Simultaneous enhancement of multiple functional properties using evolution-informed protein design.
Publication Type:Journal Article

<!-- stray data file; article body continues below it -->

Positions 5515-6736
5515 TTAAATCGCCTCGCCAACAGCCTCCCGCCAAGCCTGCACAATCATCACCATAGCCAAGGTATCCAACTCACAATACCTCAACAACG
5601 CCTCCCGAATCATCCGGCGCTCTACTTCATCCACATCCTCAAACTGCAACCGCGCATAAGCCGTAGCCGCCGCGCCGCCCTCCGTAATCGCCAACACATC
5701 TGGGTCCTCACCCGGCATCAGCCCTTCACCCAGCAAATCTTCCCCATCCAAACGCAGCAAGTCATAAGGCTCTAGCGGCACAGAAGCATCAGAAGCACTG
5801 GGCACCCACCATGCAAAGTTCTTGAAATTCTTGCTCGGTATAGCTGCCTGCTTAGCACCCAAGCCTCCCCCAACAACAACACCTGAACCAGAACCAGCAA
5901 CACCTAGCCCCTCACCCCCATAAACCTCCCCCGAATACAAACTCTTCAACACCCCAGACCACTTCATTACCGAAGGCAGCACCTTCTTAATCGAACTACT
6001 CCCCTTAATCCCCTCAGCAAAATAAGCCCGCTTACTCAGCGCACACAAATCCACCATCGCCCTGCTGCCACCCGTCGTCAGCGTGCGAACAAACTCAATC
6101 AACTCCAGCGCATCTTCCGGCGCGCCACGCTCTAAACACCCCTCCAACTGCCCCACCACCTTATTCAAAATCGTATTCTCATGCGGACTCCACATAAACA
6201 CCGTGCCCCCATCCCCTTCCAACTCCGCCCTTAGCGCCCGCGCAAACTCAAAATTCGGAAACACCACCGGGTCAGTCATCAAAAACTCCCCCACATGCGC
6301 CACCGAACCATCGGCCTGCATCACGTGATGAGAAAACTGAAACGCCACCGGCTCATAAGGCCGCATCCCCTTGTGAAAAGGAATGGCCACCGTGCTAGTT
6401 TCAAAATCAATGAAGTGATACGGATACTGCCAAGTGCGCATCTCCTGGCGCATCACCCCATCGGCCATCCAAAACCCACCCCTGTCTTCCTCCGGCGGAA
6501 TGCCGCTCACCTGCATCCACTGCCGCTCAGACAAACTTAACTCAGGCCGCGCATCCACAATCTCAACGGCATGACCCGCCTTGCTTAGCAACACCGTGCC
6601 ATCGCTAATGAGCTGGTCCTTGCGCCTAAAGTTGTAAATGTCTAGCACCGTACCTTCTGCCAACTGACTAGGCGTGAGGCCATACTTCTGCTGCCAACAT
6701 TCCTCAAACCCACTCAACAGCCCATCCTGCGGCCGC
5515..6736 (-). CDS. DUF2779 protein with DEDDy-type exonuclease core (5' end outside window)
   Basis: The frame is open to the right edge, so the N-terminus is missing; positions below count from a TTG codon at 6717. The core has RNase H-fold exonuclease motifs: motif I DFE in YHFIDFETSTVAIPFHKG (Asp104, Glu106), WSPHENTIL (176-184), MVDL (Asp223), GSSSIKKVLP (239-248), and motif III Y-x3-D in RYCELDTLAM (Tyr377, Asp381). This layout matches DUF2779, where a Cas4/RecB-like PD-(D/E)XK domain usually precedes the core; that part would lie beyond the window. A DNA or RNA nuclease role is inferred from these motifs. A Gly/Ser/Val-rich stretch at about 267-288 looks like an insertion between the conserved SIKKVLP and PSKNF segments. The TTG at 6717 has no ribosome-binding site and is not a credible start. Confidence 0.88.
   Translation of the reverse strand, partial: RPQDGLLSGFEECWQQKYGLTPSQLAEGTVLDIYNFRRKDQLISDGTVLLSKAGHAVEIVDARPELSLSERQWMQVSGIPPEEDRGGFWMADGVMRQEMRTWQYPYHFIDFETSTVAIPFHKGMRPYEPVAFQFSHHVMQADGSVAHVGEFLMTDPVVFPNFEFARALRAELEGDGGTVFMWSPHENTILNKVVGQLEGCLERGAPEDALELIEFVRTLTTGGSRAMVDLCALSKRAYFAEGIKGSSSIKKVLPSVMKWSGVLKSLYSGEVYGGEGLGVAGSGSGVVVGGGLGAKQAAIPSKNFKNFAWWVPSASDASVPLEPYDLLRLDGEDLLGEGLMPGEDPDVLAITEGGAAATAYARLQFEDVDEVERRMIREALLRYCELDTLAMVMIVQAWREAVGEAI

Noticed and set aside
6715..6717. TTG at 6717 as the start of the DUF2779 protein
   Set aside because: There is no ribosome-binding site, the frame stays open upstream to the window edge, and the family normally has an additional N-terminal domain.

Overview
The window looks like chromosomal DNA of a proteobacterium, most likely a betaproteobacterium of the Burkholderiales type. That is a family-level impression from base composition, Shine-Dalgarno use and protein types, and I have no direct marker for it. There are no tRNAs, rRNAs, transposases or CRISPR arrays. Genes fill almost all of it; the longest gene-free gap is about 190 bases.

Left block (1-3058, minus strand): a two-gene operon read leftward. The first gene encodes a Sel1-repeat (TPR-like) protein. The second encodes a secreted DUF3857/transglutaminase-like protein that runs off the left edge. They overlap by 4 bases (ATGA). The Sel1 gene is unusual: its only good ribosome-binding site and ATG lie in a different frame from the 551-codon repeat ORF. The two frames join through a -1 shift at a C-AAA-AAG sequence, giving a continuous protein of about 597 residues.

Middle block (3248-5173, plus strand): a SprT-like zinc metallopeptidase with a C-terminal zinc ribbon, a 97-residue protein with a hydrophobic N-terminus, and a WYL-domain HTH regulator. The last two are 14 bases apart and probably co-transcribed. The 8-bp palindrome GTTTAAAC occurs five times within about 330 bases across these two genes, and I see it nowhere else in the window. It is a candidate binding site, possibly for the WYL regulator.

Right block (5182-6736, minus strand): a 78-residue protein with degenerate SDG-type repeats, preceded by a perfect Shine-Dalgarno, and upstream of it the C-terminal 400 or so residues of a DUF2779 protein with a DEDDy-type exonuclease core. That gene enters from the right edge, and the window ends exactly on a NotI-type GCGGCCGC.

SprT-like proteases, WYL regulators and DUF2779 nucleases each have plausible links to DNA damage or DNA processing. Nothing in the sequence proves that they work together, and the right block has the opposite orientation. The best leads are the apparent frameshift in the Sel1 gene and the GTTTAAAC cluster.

<p>Designing optimized proteins is important for a range of practical applications. Protein design is a rapidly developing field that would benefit from approaches that enable many changes in the amino acid primary sequence, rather than a small number of mutations, while maintaining structure and enhancing function. Homologous protein sequences contain extensive information about various protein properties and activities that have emerged over billions of years of evolution. Evolutionary models of sequence co-variation, derived from a set of homologous sequences, have proven effective in a range of applications including structure determination and mutation effect prediction. In this work we apply one of these models (EVcouplings) to computationally design highly divergent variants of the model protein TEM-1 β-lactamase, and characterize these designs experimentally using multiple biochemical and biophysical assays. Nearly all designed variants were functional, including one with 84 mutations from the nearest natural homolog. Surprisingly, all functional designs had large increases in thermostability and most had a broadening of available substrates. These property enhancements occurred while maintaining a nearly identical structure to the wild type enzyme. Collectively, this work demonstrates that evolutionary models of sequence co-variation (1) are able to capture complex epistatic interactions that successfully guide large sequence departures from natural contexts, and (2) can be applied to generate functional diversity useful for many applications in protein design.</p>